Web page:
A while back, we looked at some emerging research showing how one particular remnant of B. burgdorferi – the bacterium that causes Lyme disease – may contribute to the lingering pain and inflammation in patients with post-treatment Lyme disease syndrome (PTLDS, commonly called “chronic Lyme”).
New research in Scientific Reports now adds to our understanding of the impact other remnants may have long after the initial infection if the body isn’t able to eliminate them sufficiently
In this case, researchers exposed samples of nonhuman primate nervous system tissue to remnants of B. burgdorferi. Control samples were exposed to live bacteria.
Not only did the researchers find that inflammatory markers were several times higher in tissues exposed to the bacterial remnants; the remnants also caused cell death in brain neurons. “As neuroinflammation is the basis of many neurological disorders,” lead author Geetha Parthasarathy explained in a university news release,
lingering inflammation in the brain due to these unresolved fragments could cause long term health consequences…
…consequences such as the neurological symptoms and conditions that at least some patients with PTLDS live with.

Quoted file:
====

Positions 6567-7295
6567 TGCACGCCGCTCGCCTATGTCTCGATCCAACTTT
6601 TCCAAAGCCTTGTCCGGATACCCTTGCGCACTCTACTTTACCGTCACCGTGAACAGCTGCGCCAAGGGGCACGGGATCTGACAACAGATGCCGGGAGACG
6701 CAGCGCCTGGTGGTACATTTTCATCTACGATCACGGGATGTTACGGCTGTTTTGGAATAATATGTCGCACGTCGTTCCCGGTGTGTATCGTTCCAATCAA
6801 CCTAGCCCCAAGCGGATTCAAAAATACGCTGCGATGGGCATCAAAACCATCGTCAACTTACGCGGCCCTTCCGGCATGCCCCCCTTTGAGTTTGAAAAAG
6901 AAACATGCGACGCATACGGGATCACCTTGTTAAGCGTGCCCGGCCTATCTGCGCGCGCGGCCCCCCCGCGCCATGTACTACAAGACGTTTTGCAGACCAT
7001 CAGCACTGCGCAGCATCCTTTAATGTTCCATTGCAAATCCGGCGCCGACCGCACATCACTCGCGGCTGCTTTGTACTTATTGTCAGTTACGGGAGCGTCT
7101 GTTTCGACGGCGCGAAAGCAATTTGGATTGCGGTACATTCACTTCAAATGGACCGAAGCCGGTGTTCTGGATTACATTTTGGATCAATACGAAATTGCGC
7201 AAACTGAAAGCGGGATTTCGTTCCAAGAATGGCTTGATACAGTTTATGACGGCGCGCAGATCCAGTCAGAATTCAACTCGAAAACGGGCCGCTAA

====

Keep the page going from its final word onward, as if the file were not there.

This is in line with other research, as well. For instance, a 2019 Yale study found that B. burgdorferi leaves behind parts of its cell wall in patients’ joints. This, in turn, may trigger an immune reaction that contributes to the inflammation observed in Lyme arthritis patients.
While such research deepens our understanding of PTLDS and guides the development of new treatments, there’s actually much we can do to help both those with the initial infection and with lingering symptoms. In fact, roughly 70% of Dr. Joe’s practice is focused on helping people recover from Lyme and other tick-borne diseases. (Singer/songwriter Debbie Gibson’s story of healing with Dr. Joe’s help is an especially powerful one, which you can read here.)
With his expert integrative, functional medicine approach, Dr. Joe starts by first getting the big picture, sussing out potential co-infections, hormonal imbalances, heavy metal toxicities, and other issues that may be playing a role. From there, he develops a custom treatment plan for each patient, where the focus is not mere symptom relief but addressing root causes and barriers to healing.
For while there’s certainly plenty of overlap in treatment, no two patients are exactly alike. Their care shouldn’t be either. Click here for an outline of important considerations in Dr. Joe’s Lyme disease protocols and here to hear Dr. Joe speak about his approach to treating Lyme.
B. burgdorferi image by NIH, via Flickr